Some might call this fascination with Japanese toilets unhealthy...

Okay, I know what you're all waiting for... more observations on the toilets here in Japan. Well, I would never want to disappoint.

I can't quite believe it took me this long to figure out why the bathrooms at school smell like a hotplate... it's all the heated toilet seats! All those toilets constantly staying warm have got to produce a high energy bill - no wonder they're so conscientious about recycling here. Also, for those of you who were wondering, they're not hardwired. Every stall has to have an outlet, or a cord going to a stall that does.

Maybe it's the pleasantness of sitting down on a seat that is prewarmed (and not by someone else's butt) or perhaps it's the high-tech control panels that accompany them, but for some reason it seems like these toilets are somehow more sanitary than your ordinary American public bathroom. (I can give you whole slews of reasons why this is neither likely nor possible). They also seem to be more polite than American toilets, the type of receptacle that looks up at you (as it's lid automatically opens) and says "I welcome your waste."

Why wouldn't we put more thought into an appliance that we all use multiple times a day? We have fancy refridgerators that can tell us the weather or that I-94 is conjested. We think nothing of the fact that we carry around what amounts to tiny computers that can call up other people and talk to them out of thin air. Why not the toilet?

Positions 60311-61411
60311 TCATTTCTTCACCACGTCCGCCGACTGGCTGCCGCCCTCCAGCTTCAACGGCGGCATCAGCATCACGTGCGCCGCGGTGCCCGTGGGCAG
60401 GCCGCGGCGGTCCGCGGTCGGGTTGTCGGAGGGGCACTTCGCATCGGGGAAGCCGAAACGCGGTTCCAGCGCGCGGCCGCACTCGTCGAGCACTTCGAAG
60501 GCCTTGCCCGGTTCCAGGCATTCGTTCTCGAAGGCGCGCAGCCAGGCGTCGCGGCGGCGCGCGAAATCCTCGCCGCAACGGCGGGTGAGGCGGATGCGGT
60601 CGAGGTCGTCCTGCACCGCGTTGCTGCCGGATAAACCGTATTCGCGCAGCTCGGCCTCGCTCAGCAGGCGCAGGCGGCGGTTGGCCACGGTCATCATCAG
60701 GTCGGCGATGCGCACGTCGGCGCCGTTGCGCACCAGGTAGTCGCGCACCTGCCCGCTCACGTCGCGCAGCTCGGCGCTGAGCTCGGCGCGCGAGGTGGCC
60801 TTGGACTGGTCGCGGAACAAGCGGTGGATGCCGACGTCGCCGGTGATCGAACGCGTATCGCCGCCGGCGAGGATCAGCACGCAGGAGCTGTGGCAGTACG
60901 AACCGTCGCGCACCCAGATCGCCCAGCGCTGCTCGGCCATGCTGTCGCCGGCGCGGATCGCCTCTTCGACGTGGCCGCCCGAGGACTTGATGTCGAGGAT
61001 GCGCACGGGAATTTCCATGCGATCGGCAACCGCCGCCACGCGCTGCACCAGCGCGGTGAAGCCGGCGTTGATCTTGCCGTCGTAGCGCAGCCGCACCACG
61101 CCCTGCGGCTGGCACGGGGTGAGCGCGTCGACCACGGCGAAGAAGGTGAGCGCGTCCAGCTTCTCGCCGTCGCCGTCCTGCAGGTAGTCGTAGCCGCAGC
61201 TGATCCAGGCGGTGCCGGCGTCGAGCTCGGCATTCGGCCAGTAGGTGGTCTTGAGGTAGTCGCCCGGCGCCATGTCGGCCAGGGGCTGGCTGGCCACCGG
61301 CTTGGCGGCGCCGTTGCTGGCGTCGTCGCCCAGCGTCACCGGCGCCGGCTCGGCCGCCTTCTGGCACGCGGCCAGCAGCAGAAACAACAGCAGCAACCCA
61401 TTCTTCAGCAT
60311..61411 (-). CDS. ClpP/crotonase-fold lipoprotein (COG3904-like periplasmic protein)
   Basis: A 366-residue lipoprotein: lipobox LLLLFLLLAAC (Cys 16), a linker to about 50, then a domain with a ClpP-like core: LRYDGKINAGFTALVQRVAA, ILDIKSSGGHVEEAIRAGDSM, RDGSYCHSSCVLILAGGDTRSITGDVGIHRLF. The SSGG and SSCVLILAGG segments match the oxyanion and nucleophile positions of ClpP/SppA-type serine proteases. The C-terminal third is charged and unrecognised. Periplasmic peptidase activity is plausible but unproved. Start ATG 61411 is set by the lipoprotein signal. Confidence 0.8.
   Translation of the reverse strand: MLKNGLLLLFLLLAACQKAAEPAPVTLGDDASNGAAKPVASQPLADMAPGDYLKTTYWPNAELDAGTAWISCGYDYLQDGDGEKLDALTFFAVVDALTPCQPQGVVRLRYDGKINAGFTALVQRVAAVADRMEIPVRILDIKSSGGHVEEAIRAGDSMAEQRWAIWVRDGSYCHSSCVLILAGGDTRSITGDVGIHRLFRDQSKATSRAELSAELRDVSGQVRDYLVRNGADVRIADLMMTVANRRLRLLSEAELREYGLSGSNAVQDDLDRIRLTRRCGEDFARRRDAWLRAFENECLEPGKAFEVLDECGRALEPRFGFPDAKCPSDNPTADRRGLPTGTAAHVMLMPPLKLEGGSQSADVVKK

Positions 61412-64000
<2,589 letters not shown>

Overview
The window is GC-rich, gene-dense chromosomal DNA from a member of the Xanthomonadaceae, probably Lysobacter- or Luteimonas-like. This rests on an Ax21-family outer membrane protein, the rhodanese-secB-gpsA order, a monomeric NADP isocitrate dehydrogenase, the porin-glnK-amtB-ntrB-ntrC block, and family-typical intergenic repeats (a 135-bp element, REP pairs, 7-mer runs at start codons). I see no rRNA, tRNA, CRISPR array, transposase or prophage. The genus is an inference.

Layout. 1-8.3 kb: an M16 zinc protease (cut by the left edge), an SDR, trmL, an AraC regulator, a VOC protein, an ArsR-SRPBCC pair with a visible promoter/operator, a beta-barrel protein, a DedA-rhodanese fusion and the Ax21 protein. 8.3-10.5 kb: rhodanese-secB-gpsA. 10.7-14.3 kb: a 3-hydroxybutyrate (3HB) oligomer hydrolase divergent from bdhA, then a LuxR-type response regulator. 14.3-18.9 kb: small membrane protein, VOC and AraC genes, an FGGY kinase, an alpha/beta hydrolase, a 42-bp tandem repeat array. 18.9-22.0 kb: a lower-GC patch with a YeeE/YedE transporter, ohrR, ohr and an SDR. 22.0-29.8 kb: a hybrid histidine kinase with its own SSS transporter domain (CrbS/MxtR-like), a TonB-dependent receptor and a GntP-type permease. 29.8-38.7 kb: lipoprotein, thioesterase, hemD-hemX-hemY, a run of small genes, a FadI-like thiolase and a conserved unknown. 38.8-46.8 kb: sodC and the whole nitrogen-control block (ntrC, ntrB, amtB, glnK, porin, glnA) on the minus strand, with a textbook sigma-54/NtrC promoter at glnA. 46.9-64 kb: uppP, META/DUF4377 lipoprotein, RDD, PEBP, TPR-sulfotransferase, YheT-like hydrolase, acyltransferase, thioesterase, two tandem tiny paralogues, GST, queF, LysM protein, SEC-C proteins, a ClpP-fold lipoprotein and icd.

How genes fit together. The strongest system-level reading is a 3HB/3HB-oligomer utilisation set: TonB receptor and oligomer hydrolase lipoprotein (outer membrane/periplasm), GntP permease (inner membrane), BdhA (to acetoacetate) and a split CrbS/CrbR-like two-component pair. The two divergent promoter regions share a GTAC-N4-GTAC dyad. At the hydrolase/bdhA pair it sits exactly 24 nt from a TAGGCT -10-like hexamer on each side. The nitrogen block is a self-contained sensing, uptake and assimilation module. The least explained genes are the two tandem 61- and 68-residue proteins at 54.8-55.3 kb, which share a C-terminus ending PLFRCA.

The one item that reminds us that we are indeed in a place of (ahem) business and not the space shuttle is the slippers that are used only (and I mean only) in the toilet room. What good is taking off your shoes so as not to track outside dirt into their house if you're just going to track icky bathroom germs everywhere on your house slippers? (This leads into another interesting point about the inside/outside shoes... Mrs. Ishii has an upstairs porch for hanging laundry right outside my window. She keeps a pair of slippers just for that porch on the top step leading out the window and I saw her nearly have a major mishap backing out the window in her effort to avoid stepping with her porch slippers on her immaculate floor. It may be very American of me, but I would have said, "screw the floor, I can mop later!" and ensured solid footing, but what do I know.)

We must seem quite backward and barbaric in America with our 20th century toilets. I wonder if Japanese tourists take pictures of our loos to prove their point to the people back home? Do they pity those among them who have not invested in a hiney warmer of their very own? Whichever side of the ocean you're on, I do think there's peace of mind in knowing, however, that your toilet works even if your electricity doesn't.